In here are 2 main rooms - a more formal restaurant on the left and a bar lounge on the right. There was only a limited choice of either Belhaven IPA or Greene King IPA available in the bar (though the barman was cleaning the 3rd handpull, but only cleaning, sigh...) so I went for a pint of the Scottish beer. Also available were Belhaven Black, Peroni, Stella & (surprisingly) Tartan Special. It's a nice homely bar at the back of the room with chatty, friendly staff, a few seats (& today's papers) for those sitting at the bar, colourful stained glass of a Spinnaker-type ship and other nautical objects and a lot of comfy seats to take in those views over the esplanade & the Clyde. I liked the place & just hope they do have some decent guest ales in from time to time.
Further on into Gourock High Street past Gourock Outdoor Pool (closed for the wintertime) is Cafe Continental with a welcoming Erdinger Weissbier sign in the window.
It was really quite bustling inside - tables full of families, shoppers & quite a few dogs and a further number of regulars propping up the superb 1/4 oval marble bar. There are no handpulls, but Erdinger, Black Isle Blonde, St Mungo, Estrella Damm & Budvar are available on draught but for some reason I went for a bottle of Blue Moon, complete with slice of orange (I think I must have wanted a bottle after the fizzy Belhaven IPA). As I squeezed myself into the corner of the bar I noted the huge bar gantry with backing mirrors & large large clock and also all of the great wall tiling, in Glasgow close green & white.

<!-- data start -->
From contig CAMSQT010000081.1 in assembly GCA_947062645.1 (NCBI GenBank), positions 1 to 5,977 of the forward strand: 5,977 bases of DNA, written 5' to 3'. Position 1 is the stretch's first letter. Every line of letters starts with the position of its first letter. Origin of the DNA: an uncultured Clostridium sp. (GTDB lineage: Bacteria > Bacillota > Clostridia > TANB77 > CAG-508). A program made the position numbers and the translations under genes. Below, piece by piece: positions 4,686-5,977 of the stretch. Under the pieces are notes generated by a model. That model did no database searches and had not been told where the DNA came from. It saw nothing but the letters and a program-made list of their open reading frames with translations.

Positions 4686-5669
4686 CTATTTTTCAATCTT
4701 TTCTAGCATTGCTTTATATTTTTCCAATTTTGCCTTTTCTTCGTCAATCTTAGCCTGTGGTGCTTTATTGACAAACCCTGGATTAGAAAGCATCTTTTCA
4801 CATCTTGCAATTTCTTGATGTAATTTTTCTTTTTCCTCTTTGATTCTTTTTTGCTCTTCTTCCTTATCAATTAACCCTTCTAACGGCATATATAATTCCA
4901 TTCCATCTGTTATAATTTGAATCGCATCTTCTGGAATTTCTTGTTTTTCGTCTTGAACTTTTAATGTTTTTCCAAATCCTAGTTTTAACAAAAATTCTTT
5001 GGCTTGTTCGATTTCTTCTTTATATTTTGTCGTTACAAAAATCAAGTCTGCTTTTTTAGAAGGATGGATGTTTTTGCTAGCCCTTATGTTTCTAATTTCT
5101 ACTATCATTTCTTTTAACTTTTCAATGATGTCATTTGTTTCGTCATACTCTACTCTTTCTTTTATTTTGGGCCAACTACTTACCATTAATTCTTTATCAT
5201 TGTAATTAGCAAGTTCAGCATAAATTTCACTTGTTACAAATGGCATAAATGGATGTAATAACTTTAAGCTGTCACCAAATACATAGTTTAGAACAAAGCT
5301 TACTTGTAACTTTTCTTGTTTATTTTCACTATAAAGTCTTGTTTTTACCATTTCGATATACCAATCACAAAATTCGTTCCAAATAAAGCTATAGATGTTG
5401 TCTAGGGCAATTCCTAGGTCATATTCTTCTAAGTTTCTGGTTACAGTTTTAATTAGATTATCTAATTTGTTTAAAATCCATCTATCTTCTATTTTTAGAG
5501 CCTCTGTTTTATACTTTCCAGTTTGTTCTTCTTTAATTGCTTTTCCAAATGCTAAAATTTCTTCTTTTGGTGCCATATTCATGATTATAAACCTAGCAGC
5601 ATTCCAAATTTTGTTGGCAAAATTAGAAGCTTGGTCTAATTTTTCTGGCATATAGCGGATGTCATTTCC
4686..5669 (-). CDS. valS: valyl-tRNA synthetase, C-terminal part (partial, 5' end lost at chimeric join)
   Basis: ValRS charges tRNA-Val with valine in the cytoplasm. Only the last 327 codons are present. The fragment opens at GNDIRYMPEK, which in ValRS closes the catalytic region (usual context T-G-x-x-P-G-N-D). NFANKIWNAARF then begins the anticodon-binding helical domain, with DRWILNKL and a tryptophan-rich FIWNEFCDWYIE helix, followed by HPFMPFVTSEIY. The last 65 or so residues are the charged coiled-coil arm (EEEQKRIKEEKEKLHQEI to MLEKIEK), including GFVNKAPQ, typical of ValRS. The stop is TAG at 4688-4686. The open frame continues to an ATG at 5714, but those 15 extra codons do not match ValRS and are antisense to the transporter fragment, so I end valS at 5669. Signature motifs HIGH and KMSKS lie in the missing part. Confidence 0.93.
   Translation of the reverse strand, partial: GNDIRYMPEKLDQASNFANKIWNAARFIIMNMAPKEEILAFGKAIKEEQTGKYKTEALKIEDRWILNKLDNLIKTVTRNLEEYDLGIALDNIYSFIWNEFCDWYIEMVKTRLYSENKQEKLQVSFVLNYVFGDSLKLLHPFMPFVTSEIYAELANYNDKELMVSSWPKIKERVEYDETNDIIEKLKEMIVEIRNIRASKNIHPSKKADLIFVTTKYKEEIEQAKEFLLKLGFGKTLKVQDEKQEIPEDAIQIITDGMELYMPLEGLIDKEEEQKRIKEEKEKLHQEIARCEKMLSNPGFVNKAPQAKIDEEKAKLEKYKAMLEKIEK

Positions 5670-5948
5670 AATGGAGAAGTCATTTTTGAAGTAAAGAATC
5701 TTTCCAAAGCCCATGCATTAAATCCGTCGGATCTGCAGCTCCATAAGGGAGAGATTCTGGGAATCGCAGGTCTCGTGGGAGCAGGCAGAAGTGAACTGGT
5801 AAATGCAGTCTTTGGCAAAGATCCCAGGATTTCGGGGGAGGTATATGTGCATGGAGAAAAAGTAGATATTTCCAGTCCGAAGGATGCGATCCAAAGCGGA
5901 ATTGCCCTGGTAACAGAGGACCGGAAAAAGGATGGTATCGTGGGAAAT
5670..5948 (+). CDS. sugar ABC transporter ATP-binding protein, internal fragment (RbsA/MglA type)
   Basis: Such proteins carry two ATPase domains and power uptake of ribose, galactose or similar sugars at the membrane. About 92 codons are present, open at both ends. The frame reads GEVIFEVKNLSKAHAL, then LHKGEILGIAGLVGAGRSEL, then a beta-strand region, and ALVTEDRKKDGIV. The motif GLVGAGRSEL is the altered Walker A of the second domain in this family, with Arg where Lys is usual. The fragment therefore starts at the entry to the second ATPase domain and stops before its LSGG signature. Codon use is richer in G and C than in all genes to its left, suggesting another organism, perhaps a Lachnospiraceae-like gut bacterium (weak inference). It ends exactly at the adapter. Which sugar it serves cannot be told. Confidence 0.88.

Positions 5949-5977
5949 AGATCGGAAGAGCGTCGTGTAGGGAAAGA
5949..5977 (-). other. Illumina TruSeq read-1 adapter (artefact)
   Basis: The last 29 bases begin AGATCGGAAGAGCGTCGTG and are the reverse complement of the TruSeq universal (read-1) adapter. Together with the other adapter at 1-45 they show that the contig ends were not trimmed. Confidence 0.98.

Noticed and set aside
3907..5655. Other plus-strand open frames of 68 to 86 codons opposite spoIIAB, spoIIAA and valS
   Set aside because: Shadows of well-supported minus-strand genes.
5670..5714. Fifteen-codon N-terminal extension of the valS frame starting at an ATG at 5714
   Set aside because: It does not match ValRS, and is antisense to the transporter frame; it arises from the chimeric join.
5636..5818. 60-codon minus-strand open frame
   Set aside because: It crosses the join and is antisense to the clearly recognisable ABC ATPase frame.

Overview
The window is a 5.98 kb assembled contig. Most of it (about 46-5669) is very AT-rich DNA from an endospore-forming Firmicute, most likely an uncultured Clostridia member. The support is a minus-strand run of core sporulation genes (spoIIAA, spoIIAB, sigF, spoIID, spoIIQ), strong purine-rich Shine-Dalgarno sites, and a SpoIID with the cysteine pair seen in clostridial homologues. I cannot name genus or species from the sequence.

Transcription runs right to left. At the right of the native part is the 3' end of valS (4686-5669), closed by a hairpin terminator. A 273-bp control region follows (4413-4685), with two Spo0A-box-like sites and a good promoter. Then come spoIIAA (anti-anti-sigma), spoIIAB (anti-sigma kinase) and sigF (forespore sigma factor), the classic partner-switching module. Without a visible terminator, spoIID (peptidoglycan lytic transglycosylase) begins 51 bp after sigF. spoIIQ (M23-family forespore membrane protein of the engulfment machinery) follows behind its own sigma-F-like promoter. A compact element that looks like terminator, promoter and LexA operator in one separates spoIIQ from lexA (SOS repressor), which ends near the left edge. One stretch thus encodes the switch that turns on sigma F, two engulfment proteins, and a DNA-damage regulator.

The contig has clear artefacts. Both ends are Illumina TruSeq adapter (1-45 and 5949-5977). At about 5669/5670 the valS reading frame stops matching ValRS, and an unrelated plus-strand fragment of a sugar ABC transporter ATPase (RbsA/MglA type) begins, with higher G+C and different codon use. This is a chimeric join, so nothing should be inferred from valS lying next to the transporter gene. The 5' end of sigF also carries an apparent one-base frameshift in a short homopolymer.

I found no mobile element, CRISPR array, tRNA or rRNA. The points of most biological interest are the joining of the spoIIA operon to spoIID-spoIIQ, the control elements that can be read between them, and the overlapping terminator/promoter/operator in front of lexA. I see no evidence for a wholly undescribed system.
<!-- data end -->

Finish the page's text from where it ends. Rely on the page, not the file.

The place narrows towards the centre (next to the toilets) and then opens out again further back to a packed-out conservatory dining area with really quite fabulous views across the Clyde.
I then went searching for Greenock Esplanade, but just before reaching this I went through Battery Park which was being set up for the evening's Firework Display with fairground rides, fast food stalls, sparklers, flashing lights etc... all about be fully set-up & manned.